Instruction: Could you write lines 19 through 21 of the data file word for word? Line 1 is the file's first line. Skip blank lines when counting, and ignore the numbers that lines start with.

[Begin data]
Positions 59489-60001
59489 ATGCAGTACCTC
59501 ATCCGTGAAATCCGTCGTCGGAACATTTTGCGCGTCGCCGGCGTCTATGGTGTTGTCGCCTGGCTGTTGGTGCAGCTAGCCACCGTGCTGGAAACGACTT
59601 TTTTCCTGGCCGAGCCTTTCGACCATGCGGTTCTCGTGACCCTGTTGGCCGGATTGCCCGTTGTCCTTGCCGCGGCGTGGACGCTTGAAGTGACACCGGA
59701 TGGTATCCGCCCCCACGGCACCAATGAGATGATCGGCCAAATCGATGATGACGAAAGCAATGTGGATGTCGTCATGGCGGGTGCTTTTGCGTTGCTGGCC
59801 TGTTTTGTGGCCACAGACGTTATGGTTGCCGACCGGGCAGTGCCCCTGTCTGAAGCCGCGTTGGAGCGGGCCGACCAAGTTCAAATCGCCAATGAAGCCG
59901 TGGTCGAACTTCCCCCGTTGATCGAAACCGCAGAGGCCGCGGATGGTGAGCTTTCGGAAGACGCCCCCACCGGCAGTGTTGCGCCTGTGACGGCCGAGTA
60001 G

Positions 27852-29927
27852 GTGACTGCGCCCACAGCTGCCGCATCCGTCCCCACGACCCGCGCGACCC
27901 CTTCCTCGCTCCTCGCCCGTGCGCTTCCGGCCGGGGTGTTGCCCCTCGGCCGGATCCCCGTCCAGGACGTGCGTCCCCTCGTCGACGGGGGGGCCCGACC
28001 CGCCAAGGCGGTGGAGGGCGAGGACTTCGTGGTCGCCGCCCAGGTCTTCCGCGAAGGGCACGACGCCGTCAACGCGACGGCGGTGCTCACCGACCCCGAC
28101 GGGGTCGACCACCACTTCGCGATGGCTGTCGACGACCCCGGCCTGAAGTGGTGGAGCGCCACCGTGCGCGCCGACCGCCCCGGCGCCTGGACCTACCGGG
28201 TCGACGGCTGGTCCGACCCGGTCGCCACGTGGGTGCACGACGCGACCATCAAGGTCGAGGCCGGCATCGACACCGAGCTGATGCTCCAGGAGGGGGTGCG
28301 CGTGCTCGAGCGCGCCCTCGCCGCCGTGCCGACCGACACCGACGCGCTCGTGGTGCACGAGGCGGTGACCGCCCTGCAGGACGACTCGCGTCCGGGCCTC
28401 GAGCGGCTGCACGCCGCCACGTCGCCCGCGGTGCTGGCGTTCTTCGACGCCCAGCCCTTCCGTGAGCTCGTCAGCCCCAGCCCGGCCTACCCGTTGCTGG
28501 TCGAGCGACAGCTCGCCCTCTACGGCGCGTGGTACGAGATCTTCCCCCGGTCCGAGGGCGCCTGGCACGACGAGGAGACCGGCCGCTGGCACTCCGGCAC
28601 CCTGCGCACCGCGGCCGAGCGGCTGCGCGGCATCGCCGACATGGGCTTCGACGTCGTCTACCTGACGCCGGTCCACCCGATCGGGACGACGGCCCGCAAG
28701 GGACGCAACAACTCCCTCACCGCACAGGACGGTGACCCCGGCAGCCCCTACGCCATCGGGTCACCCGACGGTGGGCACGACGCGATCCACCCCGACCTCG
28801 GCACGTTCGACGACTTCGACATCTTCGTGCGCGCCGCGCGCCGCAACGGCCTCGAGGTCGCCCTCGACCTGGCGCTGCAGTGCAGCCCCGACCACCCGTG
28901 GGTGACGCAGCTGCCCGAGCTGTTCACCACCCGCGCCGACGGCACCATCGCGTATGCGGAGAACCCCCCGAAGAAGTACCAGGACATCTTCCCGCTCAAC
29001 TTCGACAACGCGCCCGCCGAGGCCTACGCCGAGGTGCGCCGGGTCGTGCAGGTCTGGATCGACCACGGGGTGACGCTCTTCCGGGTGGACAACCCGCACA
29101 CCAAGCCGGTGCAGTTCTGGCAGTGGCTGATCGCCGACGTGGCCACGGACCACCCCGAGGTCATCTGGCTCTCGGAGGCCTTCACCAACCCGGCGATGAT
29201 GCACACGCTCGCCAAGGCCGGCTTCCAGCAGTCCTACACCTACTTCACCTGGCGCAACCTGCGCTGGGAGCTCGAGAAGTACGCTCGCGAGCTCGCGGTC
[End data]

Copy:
28701 GGACGCAACAACTCCCTCACCGCACAGGACGGTGACCCCGGCAGCCCCTACGCCATCGGGTCACCCGACGGTGGGCACGACGCGATCCACCCCGACCTCG
28801 GCACGTTCGACGACTTCGACATCTTCGTGCGCGCCGCGCGCCGCAACGGCCTCGAGGTCGCCCTCGACCTGGCGCTGCAGTGCAGCCCCGACCACCCGTG
28901 GGTGACGCAGCTGCCCGAGCTGTTCACCACCCGCGCCGACGGCACCATCGCGTATGCGGAGAACCCCCCGAAGAAGTACCAGGACATCTTCCCGCTCAAC